The Story of Jesus

as told by his friend John 



John was one of Jesus’ best friends. Before meeting Jesus, he and his brother James worked for their father, Zebedee, in the fishing business. One day Jesus came by and called John to follow him. John left his nets and for the next three and a half years listened to all that Jesus taught. He soon became convinced that Jesus was far more than just another man, that he was God himself. He wrote this true story so that you and I would come to believe the same.

As the story begins you will meet another John, not the author. This is John the Baptist, who came to prepare the way for Jesus.

John the disciple stayed with Jesus to the very end. When his master hung dying on the cross John was there. In that poignant moment it was John to whom Jesus assigned the care of his mother.

John lived a long and full life. Toward the end of his life he ran into trouble for preaching the message of his good friend Jesus. The authori­ties banished him to Patmos, an island in the Aegean Sea, and it was there that he wrote Revelation, the last book in the New Testament. Along with the Story of Jesus (which in the Bible is called the Gospel of John) and his three letters (called 1 John, 2 John, and 3 John), these writings provide a unique insight into not only the story of Jesus but also God’s eternal plan for the human race.

Let your imagination take you back to the first-century world where the man Jesus, an apparently simple Galilean carpenter, moves into the re­ligious setting of his day, teaches the way of love, challenges the practices of the religious leaders and is met with such hostility that before long he is put to death as a blasphemer and rebel. But the story does not end there. Three days later Jesus rose from the dead. But let John be your narrator. He was there when it all happened and will tell you the story in his own words.

The original story was written in the Greek language. What you are about to read is the same story, but put into contemporary English and told as a first-person account. Where John uses the pronoun “we/us/our” he is referring to himself and the other disciples.

Before each new section there is a short introduction to the story that follows. These comments are in italics and are not part of the Bible. Refer­ences, such as “(3:1-15)” refer to the chapter (3) and verses (1-15) of this passage in the Bible.

Table of Contents

1. Jesus comes to earth and chooses his disciples

2. Jesus performs his first miracle (turns water into wine), then goes to Jerusalem and drives the merchants out of the temple

3. A rabbi learns from Jesus what it means to be born again

4. A Samaritan woman is taught by Jesus that believing in him brings eternal life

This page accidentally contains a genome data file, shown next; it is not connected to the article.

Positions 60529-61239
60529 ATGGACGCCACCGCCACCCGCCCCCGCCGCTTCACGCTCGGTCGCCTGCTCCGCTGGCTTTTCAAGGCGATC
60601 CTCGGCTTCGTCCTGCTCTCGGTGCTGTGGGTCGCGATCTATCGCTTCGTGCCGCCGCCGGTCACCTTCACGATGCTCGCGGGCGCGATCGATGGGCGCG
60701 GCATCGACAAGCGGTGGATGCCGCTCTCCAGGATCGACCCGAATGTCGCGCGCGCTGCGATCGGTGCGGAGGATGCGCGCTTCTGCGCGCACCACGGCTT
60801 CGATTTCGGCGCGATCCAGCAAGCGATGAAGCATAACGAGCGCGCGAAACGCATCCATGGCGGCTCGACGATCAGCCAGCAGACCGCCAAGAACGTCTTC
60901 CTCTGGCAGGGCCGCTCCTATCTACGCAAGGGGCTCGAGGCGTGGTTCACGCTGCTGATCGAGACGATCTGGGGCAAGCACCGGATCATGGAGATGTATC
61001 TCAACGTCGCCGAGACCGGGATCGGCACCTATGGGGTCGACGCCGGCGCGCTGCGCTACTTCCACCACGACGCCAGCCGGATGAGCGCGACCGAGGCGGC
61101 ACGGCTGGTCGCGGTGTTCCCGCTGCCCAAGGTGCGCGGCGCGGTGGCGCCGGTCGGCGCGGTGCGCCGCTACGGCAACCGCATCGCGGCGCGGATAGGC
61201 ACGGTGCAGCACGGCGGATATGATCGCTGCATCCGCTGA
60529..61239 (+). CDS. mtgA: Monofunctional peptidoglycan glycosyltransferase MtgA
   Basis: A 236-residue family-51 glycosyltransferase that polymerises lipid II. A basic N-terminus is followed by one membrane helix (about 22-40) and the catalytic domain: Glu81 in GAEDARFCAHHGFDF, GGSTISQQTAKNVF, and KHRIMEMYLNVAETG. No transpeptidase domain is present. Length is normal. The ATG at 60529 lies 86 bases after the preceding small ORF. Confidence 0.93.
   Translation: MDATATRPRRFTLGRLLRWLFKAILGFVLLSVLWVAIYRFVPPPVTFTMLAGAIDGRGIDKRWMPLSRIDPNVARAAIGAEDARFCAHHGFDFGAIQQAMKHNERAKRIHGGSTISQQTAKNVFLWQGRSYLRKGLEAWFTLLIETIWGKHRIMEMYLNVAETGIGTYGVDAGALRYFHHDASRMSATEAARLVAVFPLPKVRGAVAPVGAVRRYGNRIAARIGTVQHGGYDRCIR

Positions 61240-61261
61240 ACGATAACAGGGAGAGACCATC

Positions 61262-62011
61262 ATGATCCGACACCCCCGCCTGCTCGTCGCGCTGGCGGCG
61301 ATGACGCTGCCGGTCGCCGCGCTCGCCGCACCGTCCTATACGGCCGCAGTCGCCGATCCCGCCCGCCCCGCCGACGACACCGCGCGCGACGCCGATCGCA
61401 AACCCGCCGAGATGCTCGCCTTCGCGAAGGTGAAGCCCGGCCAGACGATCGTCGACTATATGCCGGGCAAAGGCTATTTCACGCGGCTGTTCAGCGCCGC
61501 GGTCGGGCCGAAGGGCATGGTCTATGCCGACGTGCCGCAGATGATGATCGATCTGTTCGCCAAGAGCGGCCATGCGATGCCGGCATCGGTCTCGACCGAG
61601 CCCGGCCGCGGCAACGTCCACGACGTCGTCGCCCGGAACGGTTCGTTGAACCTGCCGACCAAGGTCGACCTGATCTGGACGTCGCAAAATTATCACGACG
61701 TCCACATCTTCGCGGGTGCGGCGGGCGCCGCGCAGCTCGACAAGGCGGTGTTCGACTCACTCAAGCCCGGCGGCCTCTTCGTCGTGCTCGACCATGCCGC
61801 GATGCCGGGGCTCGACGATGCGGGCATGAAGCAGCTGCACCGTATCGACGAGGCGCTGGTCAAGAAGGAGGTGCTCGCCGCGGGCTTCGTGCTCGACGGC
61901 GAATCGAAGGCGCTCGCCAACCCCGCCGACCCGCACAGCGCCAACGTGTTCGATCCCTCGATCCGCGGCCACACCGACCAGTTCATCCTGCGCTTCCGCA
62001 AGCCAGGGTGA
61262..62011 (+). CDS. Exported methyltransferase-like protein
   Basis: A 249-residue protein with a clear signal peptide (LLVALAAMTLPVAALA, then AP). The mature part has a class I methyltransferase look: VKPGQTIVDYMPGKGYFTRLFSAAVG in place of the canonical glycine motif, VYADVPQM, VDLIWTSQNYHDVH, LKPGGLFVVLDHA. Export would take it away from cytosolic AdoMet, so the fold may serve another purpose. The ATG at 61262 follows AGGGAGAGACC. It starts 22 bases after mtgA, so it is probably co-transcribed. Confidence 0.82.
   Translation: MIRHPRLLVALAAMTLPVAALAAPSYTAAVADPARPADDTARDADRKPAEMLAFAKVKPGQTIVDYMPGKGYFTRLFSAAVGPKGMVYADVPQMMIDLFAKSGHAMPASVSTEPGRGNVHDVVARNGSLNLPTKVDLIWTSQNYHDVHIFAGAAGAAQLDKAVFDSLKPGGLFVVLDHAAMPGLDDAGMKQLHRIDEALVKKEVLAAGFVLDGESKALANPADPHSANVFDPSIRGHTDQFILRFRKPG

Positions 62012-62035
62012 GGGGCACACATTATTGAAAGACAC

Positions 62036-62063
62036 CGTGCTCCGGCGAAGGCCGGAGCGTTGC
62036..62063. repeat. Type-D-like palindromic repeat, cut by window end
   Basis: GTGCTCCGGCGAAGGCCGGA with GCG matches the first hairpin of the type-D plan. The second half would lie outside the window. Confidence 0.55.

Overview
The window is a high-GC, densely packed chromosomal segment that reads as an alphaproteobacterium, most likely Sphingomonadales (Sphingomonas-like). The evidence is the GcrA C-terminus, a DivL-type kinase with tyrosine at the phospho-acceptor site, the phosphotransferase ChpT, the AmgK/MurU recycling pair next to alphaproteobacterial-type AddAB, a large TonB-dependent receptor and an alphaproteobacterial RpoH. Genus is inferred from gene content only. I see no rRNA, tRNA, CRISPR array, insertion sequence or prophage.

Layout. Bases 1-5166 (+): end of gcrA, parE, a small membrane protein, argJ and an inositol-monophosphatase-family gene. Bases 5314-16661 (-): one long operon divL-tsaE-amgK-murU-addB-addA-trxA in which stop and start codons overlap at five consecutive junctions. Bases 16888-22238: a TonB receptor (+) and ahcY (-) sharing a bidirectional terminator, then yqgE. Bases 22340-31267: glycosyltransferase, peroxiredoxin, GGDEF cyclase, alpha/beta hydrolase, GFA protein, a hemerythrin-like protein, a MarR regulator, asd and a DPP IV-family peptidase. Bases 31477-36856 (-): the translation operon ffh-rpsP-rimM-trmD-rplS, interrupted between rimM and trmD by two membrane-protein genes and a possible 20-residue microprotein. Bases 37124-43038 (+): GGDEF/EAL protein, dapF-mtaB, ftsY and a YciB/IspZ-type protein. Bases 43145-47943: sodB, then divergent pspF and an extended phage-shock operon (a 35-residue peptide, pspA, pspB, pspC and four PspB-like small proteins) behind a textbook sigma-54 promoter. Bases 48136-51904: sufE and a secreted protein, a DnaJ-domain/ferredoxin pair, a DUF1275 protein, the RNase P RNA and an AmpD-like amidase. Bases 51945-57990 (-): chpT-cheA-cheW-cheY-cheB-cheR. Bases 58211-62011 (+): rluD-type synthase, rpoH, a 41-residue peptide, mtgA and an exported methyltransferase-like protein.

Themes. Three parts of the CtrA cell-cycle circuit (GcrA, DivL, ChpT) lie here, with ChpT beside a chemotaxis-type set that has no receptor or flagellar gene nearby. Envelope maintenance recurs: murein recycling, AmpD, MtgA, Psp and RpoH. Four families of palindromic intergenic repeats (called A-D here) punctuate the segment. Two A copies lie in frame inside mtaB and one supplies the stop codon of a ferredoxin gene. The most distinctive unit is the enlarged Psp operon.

5. Jesus heals a lame man, then teaches that he is the source of true life

6. Jesus performs further miracles and teaches that he is the bread of life

7. Jesus goes to Jerusalem and opposition against him continues to rise

8. Jesus tells the religious authorities that although they claim to be the children of Abraham they are really the children of the devil

9. A man who was born blind is healed by Jesus and involved in a dis­cussion with the Jewish leaders regarding who Jesus really is

10. Jesus teaches that he is the good shepherd but the Jewish authorities do not believe and plan to kill him

11. A dead man, Lazarus, is raised from the grave by Jesus

12. Jesus enters Jerusalem on a donkey and the people proclaim him to be the Messiah

13. Jesus washes the feet of his disciples as an example of the humble relationship they are to have with one another

14. Jesus promises that when he leaves them, the Holy Spirit will come to them as a Helper

15. The relationship between Jesus and his disciples is illustrated by a vine and its branches

16. When the Holy Spirit comes he will convict the world, and the dis­ciples’ grief will be turned into joy

17. Jesus prays on the night before his betrayal and crucifixion

18. Jesus is tried before the Jewish authorities and then before Pilate

19. Jesus is crucified; he dies and is buried

20. Jesus rises from the dead and appears several times to his disciples

21. Jesus completes his life on earth

22. Your Next Step

Chapter One

Jesus existed before anything was created. When he was born into the human race, his own people rejected him. John the Baptist declares him to be the light of the world (1:1-18). This is a difficult section to understand; if you find it confusing, move on to the next section.

Before anything else existed, Jesus, the “Word,” already was. The Word was in fellowship with God; in fact, the Word was God. He was there from the very beginning. It was through him that God brought everything into existence. Not a single thing was created apart from him. He was the source of all life, and that life has provided light for the human race. The light keeps on shining in the darkness, and the darkness has never been able to put it out.

Onto the stage of history came a man whose name was John the Baptist. He was sent by God to tell people about the light so that they might come to believe through him. John himself was not that light, but the one who was to tell others about the light.